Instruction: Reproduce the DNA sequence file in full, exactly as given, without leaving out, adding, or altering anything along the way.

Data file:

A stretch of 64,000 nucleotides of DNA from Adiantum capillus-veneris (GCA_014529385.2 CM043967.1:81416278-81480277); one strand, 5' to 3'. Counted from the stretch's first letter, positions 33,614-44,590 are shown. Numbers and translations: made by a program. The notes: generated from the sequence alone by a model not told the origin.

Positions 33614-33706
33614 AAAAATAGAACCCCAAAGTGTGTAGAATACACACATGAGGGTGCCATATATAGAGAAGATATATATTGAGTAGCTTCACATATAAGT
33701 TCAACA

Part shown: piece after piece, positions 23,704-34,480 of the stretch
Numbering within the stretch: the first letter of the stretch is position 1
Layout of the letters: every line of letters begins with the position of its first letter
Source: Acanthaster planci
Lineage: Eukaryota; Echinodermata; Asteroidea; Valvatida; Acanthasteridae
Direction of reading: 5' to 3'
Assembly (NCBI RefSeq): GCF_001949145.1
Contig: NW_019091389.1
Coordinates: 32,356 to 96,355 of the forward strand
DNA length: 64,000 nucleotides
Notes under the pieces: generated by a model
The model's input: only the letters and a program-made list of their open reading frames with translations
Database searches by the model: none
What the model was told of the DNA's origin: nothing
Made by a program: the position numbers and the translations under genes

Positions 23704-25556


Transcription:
A stretch of 64,000 nucleotides of DNA from Adiantum capillus-veneris (GCA_014529385.2 CM043967.1:81416278-81480277); one strand, 5' to 3'. Counted from the stretch's first letter, positions 33,614-44,590 are shown. Numbers and translations: made by a program. The notes: generated from the sequence alone by a model not told the origin.

Positions 33614-33706
33614 AAAAATAGAACCCCAAAGTGTGTAGAATACACACATGAGGGTGCCATATATAGAGAAGATATATATTGAGTAGCTTCACATATAAGT
33701 TCAACA

Part shown: piece after piece, positions 23,704-34,480 of the stretch
Numbering within the stretch: the first letter of the stretch is position 1
Layout of the letters: every line of letters begins with the position of its first letter
Source: Acanthaster planci
Lineage: Eukaryota; Echinodermata; Asteroidea; Valvatida; Acanthasteridae
Direction of reading: 5' to 3'
Assembly (NCBI RefSeq): GCF_001949145.1
Contig: NW_019091389.1
Coordinates: 32,356 to 96,355 of the forward strand
DNA length: 64,000 nucleotides
Notes under the pieces: generated by a model
The model's input: only the letters and a program-made list of their open reading frames with translations
Database searches by the model: none
What the model was told of the DNA's origin: nothing
Made by a program: the position numbers and the translations under genes

Positions 23704-25556